Associated Forest Cover
Because of its broad distribution and varying ecological site characteristics, the Black Spruce forest cover type (Society of American Foresters Type 12, eastern, and 204, western) (11) has been divided into six subtypes: (a) black spruce-feathermoss, most common in the southern and central boreal forest; (b) black spruce-lichen, most abundant near the northern limit of the boreal forest; (c) black spruce-dwarf shrub, in the southern and central portions of the boreal forest; (d) black spruce-sphagnum, on wet soils; (e) black spruce-speckled alder (Alnus rugosa), on waterlogged soils with standing or slowly flowing water; and (f) black spruce-sedge, on peatlands with minerally enriched moving water. Black spruce is also a major component of cover types Black Spruce-Tamarack (Type 13); Black Spruce-White Spruce (Type 253); and Black Spruce-Paper Birch (Type 254).
One of the most conspicuous aspects of many black spruce stands is a nearly continuous ground cover of feathermosses (Hylocomium splendens, Pleurozium schreberi, and Ptilium crista-castrensis) and sphagnum mosses (Sphagnum spp.). On some sites, the moss layer is replaced by nearly continuous mats of lichens, primarily species of Cladonia; this is especially typical of open stands in northern areas where the open lichen woodland is a common vegetation type.
The shrubs associated with black spruce change gradually from east to west. Dominant shrubs in the eastern range include mountain maple (Acer spicatum), beaked hazel (Corylus cornuta), speckled alder, red-osier dogwood (Cornus stolonifera), and red raspberry (Rubus idaeus) on better sites; and low birch (Betula pumila), bog birch (B. glandulosa), bog-rosemary (Andromeda glaucophylla), lambkill (Kalmia angustifolia), Labrador-tea (Ledum groenlandicum), leatherleaf (Chamaedaphne calyculata), and bog-laurel (Kalmia polifolia) on the less productive peatlands. In the western part of the range, littletree willow (Salix arbusculoides), grayleaf willow (S. glauca), Bebb willow (S. bebbiana), prickly rose (Rosa acicularis), American green alder (Alnus crispa), Labrador-tea, bog blueberry (Vaccinium uliginosum), and mountain cranberry (Vaccinium vitis-idaea) are the most important shrubs. The most important herbs, found over most of the range, are panicle bluebells (Mertensia paniculata), fireweed (Epilobium angustifolium), one-sided pyrola (Pyrola secunda), twinflower (Linnaea borealis), bunchberry (Cornus canadensis), wild sarsaparilla (Aralia nudicaulis), false lily-of-the-valley (Maianthemum canadense), starflower (Trientalis borealis), bluejoint reedgrass (Calamagrostis canadensis), and sheathed cottonsedge (Eriophorum vaginatum).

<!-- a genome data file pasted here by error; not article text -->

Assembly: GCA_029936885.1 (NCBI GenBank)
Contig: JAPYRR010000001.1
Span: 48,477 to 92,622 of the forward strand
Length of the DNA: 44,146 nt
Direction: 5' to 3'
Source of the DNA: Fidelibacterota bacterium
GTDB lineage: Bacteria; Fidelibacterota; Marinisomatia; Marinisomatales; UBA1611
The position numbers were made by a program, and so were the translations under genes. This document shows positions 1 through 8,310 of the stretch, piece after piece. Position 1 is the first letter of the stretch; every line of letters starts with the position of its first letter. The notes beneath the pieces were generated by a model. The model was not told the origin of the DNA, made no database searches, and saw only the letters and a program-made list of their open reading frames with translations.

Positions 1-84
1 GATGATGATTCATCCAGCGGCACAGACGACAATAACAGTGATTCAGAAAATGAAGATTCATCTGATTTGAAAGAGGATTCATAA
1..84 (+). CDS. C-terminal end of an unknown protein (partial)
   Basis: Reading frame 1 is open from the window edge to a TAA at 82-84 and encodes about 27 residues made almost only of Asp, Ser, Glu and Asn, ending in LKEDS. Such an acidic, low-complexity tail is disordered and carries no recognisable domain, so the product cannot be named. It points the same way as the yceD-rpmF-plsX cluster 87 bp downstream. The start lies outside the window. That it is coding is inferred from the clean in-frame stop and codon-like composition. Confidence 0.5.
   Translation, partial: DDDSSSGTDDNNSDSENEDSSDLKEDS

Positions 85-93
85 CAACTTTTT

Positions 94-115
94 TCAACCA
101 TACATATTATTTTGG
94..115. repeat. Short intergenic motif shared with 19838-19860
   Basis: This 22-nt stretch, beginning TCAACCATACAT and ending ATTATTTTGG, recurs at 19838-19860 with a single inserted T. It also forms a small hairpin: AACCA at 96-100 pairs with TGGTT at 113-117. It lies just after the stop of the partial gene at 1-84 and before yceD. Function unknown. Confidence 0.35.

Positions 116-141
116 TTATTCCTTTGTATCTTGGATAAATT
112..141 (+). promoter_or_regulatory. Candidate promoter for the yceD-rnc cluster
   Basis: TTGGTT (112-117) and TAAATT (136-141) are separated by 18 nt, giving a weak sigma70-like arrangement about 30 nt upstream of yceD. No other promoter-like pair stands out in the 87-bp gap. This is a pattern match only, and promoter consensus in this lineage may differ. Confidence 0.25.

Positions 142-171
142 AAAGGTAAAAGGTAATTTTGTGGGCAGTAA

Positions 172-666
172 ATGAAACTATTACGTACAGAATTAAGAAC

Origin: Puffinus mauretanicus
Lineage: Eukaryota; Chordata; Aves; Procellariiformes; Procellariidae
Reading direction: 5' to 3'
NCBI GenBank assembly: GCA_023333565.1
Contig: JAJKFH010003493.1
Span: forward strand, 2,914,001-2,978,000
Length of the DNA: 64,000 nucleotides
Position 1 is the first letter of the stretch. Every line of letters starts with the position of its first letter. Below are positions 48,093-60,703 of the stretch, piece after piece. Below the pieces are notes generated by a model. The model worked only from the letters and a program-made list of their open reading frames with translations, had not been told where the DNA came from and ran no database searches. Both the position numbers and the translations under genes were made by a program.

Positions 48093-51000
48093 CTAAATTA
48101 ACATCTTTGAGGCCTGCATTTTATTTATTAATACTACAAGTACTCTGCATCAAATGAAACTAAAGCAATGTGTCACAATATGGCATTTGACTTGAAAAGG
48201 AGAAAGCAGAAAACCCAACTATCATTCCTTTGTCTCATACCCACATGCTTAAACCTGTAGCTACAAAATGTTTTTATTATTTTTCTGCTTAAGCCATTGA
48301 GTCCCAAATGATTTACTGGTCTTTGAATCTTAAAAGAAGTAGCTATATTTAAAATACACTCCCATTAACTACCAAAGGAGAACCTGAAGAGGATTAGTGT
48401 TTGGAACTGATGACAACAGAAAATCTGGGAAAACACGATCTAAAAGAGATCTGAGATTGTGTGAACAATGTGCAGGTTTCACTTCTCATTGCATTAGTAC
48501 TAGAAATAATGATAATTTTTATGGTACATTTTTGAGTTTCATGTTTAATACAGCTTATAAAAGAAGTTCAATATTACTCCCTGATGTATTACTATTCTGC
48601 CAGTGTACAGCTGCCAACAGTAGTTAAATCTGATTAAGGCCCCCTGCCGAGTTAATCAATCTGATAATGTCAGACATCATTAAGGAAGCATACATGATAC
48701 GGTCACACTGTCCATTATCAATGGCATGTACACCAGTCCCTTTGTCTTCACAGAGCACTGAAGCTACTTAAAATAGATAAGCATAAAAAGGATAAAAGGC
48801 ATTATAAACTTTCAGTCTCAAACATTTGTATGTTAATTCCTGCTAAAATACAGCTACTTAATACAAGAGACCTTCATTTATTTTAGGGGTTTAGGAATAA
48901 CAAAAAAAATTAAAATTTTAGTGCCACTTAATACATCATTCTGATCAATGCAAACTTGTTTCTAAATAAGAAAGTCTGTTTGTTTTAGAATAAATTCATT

- Burns, Russell M., and Barbara H. Honkala, technical coordinators. 1990. Silvics of North America: 1. Conifers; 2. Hardwoods. Agriculture Handbook 654 (Supersedes Agriculture Handbook 271,Silvics of Forest Trees of the United States, 1965). U.S. Department of Agriculture, Forest Service, Washington, DC. vol.2, 877 pp. http://www.na.fs.fed.us/spfo/pubs/silvics_manual/table_of_contents.htm
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